Researchers have discovered a non-opioid compound that, in mice, effectively reduced the pain hypersensitivity associated with chronic and often debilitating nerve pain caused by diabetes or chemotherapy drugs. It's opened the door to developing a drug to treat the condition for which existing painkillers do little.
Diabetes, chemotherapy drugs, multiple sclerosis, injuries and amputations have all been associated with neuropathic pain, usually caused by damage to nerves in various body tissues, including the skin, muscles and joints. Mechanical hypersensitivity – or mechanical allodynia – is a major symptom of neuropathic pain, where innocuous stimuli like light touch cause severe pain.
Many available pain medications aren't effective in reducing this often-debilitating type of chronic pain. However, researchers at the University of Texas at Austin (UT Austin), in collaboration with UT Dallas and the University of Miami, may have advanced the treatment of neuropathic pain by discovering a molecule that reduces mechanical hypersensitivity in mice.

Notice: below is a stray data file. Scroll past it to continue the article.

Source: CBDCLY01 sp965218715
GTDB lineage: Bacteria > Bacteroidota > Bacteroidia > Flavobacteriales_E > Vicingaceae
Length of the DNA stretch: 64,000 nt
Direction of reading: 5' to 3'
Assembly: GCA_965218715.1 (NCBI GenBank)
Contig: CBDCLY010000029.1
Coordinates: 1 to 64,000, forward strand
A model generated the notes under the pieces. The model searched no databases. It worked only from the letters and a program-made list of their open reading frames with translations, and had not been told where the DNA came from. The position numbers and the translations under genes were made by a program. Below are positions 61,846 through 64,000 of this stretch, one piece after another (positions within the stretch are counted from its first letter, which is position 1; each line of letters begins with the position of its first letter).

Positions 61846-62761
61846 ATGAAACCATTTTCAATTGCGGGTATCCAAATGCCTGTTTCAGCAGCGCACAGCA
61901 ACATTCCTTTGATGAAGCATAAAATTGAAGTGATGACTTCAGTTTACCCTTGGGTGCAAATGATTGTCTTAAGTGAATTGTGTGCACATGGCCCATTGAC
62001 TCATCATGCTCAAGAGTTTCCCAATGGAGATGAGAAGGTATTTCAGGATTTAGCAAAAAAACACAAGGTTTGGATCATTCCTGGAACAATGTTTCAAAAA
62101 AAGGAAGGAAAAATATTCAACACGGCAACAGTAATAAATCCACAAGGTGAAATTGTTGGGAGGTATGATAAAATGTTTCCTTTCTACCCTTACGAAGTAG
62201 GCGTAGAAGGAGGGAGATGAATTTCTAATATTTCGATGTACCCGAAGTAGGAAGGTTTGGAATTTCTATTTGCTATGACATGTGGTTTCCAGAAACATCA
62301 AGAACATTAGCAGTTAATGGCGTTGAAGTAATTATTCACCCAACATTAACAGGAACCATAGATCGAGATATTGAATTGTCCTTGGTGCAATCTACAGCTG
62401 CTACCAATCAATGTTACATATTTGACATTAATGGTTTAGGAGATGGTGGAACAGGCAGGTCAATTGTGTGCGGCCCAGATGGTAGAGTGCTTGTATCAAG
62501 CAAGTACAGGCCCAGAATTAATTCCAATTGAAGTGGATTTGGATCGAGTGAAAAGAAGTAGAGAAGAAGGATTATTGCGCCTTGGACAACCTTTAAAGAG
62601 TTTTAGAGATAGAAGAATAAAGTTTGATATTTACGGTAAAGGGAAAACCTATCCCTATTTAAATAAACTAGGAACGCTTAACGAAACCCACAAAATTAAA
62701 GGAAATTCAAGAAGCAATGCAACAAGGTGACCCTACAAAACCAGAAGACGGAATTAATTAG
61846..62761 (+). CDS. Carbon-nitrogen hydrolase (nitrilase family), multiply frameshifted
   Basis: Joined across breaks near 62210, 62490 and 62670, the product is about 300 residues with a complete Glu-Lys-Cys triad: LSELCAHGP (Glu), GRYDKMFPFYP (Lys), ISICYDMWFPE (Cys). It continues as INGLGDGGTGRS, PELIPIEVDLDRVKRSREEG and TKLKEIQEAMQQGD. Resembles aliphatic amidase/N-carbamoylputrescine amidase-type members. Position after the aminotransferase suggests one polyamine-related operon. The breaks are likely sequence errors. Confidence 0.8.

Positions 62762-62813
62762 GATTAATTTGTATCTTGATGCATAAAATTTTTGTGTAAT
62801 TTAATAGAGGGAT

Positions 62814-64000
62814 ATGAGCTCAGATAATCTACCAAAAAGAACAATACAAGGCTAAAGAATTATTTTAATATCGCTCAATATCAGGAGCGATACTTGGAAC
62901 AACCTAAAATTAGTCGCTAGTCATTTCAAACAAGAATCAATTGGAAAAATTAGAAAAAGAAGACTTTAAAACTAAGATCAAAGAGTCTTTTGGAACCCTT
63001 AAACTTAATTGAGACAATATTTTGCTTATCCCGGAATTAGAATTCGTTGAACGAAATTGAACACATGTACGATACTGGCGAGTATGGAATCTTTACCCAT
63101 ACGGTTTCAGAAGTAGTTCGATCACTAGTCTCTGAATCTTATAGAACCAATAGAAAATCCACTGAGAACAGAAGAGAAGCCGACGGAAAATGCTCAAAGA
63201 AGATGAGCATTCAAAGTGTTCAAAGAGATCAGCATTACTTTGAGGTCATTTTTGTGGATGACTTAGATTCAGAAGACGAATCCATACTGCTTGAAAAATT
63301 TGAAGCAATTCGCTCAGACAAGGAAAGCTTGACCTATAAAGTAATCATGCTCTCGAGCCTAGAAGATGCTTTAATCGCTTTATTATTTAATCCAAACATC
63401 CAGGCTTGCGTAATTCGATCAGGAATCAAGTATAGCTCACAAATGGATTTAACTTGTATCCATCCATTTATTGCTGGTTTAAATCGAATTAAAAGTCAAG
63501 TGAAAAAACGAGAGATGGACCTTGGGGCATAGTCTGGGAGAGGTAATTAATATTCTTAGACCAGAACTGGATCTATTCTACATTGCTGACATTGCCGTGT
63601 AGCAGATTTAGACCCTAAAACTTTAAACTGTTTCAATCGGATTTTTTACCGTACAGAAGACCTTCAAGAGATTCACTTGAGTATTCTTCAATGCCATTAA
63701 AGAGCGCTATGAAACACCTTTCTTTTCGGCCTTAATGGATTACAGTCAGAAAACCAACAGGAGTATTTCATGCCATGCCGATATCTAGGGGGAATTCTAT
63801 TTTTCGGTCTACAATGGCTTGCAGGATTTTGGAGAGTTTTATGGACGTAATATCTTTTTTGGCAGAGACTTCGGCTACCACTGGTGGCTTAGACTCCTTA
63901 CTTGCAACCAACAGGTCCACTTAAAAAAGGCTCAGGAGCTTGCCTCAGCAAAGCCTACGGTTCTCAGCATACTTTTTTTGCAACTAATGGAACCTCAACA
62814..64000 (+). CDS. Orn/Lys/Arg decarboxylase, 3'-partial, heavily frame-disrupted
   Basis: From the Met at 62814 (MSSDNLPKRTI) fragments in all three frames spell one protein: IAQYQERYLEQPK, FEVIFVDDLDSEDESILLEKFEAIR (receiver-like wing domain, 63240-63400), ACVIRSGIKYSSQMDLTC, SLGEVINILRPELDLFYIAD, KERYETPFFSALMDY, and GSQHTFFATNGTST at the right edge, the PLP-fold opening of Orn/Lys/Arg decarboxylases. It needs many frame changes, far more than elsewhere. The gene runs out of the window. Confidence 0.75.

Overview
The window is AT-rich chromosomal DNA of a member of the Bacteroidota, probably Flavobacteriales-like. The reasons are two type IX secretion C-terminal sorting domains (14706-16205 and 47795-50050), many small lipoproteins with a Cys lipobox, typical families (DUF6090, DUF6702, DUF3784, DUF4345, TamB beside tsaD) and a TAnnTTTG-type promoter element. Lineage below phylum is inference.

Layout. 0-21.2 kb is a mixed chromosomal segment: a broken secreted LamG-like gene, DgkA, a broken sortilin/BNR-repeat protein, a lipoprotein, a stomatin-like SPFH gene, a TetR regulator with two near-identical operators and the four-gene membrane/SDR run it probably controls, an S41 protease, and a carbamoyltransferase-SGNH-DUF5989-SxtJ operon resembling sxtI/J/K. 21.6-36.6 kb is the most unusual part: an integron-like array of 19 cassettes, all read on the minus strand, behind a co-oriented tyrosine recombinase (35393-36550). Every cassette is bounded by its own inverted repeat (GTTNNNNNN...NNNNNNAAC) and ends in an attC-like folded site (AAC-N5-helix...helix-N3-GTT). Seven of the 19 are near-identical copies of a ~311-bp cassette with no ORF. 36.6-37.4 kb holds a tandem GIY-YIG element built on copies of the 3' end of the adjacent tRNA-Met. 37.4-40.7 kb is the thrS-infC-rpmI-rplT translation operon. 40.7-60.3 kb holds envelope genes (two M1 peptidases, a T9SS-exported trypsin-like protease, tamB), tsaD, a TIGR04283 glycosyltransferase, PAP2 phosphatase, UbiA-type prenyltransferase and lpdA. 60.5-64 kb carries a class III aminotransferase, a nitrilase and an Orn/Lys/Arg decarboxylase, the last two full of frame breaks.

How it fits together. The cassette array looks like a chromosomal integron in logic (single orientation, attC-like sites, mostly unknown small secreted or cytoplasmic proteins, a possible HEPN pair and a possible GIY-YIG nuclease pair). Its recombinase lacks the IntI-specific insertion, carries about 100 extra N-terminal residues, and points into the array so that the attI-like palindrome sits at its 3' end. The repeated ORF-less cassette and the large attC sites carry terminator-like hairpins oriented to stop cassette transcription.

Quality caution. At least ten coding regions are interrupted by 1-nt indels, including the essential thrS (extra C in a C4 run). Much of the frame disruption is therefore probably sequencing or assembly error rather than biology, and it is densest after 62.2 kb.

"We found it to be an effective painkiller, and the effects were rather long-lived," said Stephen Martin, a co-corresponding author of the study. "When we tested it on different models, diabetic neuropathy and chemotherapy-induced neuropathy, for example, we found this compound has an incredible beneficial effect."
[...] "It's our goal to make this compound into a drug that can be used to treat chronic pain without the dangers of opioids," Martin said. "Neuropathic pain is often a debilitating condition that can affect people their entire lives, and we need a treatment that is well tolerated and effective."
Muhammad Saad Yousuf, et al., Highly specific σ2R/TMEM97 ligand FEM-1689 alleviates neuropathic pain and inhibits the integrated stress response, PNAS, 2023. https://doi.org/10.1073/pnas.2306090120